Dancing her way to the top

Sixteen-year-old Deborah Loh says ballet training can be stressful, but loves the "liberating" feeling of being on stage.
Sixteen-year-old Deborah Loh says ballet training can be stressful, but loves the "liberating" feeling of being on stage.PHOTO: CMG

Ballet student Deborah Loh beat more than 80 competitors to win the Singapore Grand Award at the first International Ballet Grand Prix Singapore

Young ballerina Deborah Loh, 16, danced her way to victory at an international ballet competition in Singapore last weekend.

Her pirouettes and graceful high-leg extensions may seem effortless, but they belie a steely will to persevere in the face of blisters, pulled muscles and emotional lows.

"Rehearsing for competitions is very painful," says Deborah, who took part in the inaugural International Ballet Grand Prix Singapore (IBGPS), which is open to ballet dancers aged seven to 18.

"I get a lot of injuries from ballet. Most of the time, I will 'jian chi' ('persevere' in Mandarin). Now, I am slightly more careful and I won't push myself too hard when I know I might get injured."

Last Sunday, the Singapore Ballet Academy student, who also takes dance lessons at the School of the Arts (Sota), pipped more than 80 dancers to the IBGPS Singapore Grand Award - the prize given to the top Singaporean participant. She also won a scholarship to a programme at the National Theatre Ballet School in Australia.

Deborah, who wants to get into a dance school in Australia or New Zealand one day, loves the "liberating" feeling of being on stage, but adds that ballet training can be stressful.

The petite dancer, who frames her remarks thoughtfully, wishes more people would ask this question: "How is ballet emotionally and psychologically draining, and what can be done to fix that?"

She says: "You are looking at yourself in the mirror every single time you go for class, correcting every single bit of your body and technique to make it look perfect. But the majority of the time, it is not perfect.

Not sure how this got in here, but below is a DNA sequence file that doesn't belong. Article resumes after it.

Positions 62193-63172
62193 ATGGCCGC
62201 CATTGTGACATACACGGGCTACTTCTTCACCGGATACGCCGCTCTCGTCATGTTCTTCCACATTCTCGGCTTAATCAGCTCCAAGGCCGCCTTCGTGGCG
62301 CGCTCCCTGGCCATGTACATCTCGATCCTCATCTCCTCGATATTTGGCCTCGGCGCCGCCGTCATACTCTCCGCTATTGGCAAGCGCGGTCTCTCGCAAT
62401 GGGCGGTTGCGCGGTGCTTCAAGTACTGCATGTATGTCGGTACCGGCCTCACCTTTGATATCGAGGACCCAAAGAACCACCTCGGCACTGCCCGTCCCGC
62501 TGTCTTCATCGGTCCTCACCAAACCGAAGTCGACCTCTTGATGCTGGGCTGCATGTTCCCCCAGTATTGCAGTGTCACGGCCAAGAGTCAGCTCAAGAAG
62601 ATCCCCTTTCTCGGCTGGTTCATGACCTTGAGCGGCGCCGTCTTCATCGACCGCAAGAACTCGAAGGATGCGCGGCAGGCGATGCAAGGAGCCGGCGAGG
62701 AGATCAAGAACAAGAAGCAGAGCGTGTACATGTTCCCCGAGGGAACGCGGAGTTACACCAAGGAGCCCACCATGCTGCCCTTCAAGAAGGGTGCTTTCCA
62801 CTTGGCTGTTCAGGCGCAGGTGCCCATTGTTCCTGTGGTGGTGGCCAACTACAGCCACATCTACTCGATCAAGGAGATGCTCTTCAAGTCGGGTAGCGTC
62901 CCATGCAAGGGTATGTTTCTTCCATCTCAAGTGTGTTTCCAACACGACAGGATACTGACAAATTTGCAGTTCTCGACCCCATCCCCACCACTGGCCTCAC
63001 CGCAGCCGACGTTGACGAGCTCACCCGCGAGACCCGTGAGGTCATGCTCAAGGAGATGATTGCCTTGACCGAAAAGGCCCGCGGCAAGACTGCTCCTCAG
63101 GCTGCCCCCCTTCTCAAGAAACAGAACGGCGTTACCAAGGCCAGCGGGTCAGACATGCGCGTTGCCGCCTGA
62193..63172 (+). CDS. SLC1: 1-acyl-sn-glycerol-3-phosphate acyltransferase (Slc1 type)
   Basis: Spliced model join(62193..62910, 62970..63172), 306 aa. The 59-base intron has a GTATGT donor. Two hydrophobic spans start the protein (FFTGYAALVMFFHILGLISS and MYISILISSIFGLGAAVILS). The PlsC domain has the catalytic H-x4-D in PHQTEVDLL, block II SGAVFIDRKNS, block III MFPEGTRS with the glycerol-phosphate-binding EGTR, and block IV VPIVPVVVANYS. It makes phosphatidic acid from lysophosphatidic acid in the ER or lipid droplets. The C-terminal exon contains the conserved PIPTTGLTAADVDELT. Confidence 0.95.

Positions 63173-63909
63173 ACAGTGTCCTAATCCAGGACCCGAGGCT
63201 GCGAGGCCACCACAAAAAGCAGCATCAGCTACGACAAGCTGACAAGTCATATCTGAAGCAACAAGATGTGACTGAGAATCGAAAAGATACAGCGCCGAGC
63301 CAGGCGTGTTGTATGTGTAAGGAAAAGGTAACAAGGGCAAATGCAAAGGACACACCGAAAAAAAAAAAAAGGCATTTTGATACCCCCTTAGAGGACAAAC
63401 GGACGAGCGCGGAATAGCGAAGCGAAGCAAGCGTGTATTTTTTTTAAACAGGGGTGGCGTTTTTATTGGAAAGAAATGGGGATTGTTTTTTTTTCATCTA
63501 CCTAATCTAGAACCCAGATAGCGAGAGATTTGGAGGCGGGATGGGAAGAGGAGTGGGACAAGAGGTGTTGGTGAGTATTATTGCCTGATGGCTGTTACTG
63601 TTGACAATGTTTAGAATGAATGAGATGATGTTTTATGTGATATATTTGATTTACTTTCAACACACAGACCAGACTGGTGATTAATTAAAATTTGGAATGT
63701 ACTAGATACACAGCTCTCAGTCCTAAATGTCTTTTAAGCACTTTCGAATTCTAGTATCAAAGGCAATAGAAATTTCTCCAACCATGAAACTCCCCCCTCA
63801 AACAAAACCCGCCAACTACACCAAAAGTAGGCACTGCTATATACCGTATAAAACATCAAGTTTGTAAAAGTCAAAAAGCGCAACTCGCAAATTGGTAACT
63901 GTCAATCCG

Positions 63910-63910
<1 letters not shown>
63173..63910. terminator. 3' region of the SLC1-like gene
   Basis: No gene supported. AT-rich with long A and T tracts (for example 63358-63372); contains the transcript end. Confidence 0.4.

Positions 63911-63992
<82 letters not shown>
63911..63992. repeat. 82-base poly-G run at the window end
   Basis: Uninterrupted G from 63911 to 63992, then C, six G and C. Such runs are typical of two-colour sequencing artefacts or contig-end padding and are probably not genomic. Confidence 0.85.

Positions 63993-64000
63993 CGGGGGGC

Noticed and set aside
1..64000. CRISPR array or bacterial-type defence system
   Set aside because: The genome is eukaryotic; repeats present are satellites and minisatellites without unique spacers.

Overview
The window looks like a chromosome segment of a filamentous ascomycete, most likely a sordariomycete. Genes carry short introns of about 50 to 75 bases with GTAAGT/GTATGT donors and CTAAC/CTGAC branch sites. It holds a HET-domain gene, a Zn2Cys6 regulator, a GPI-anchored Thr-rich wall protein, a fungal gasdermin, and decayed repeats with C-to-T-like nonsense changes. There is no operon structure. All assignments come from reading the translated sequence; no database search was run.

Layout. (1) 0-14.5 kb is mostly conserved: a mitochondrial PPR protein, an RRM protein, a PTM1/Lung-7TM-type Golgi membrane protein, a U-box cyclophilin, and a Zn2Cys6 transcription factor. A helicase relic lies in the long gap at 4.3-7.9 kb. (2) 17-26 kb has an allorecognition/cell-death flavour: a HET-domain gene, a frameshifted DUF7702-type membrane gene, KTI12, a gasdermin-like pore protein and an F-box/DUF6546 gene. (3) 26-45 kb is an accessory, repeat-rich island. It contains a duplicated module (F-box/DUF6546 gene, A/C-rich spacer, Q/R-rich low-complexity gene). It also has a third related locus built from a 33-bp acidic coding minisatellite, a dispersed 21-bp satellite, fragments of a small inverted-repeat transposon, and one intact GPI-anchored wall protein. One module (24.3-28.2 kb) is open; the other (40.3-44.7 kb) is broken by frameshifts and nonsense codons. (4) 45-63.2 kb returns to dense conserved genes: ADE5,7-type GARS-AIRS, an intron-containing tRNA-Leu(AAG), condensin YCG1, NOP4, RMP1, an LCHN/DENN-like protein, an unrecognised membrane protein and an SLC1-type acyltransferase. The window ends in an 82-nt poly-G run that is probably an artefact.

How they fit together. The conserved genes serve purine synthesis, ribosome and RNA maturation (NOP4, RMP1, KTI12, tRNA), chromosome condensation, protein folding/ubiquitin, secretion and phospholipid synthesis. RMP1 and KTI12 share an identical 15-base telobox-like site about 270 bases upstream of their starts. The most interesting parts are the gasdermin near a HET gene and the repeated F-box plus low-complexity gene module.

"For me, at least, there's a lot of pressure to look like a dancer. You have to be lean and tall. You have to have a nice arch in your feet, hyperextension and lean muscles... I usually feel I don't have any of that."

But she keeps at it because of the values her mother instilled in her - "to do something to the best of my ability and to keep trying", says Deborah.

When she was three, her mother enrolled her in ballet lessons at the neighbourhood community club.

But her main sport during her primary-school years was rhythmic gymnastics and her focus shifted to ballet only after she joined Sota.

Deborah's mother Elfin Loh, 50, is the founder of childcare centre Smart Kids Educare, which is now helmed by her husband.

Supporting her only child's ballet pursuits has not been cheap. Lessons at the Singapore Ballet Academy cost more than $900 each 10-week term and a single overseas competition can set Mrs Loh back by more than $2,000 in participation fees, plane tickets, accommodation and costumes.

There are other expenses: physiotherapy and professional massages, and sessions with a chiropractor after Deborah injured her tail bone seven years ago - the result of an ill-timed dive into a beanbag at a friend's house.

Mrs Loh says: "Despite all the pain and complaints, she's actually pretty good at it (ballet). I will support her as much as I can."

Deborah, who dreams of playing Odile, the black swan antagonist in Tchaikovsky's Swan Lake, looks up to international icons such as Ukrainian ballerina Iana Salenko and Svetlana Zakharova from Russia.

Since last year, she has scooped up prizes at competitions such as the Masterpiece International Ballet Competition, World Ballet Grand Prix Singapore and Asian Grand Prix Regional (Singapore).

But there were some early bumps in the road. She recalls one unhappy episode during the Asian Grand Prix in Hong Kong two years ago, where she made the mistake of watching the other dancers before it was her turn to perform.

"There were people who messed up on stage and they fell. I think it affected me and I tripped and stumbled too," says Deborah.

In August, she will compete in the Asian Grand Prix again in Hong Kong - this time, in the finals.

"She works from failure to failure," says Ms Lee Pei Nee, 38, Deborah's teacher at the Singapore Ballet Academy. "Last time, when she went for competitions, she didn't get through to the finals. I was a bit concerned - I thought she might lose confidence and quit ballet. But to my surprise, these 'failures' made her a stronger dancer."

Deborah feels she has become a more confident dancer over the years. Asked what advice she would give her younger self, she says: "Don't be too hard on yourself because improvement may be small. You may not see any improvement, but it's there."

A version of this article appeared in the print edition of The Straits Times on June 22, 2019, with the headline 'Dancing her way to the top'. Print Edition | Subscribe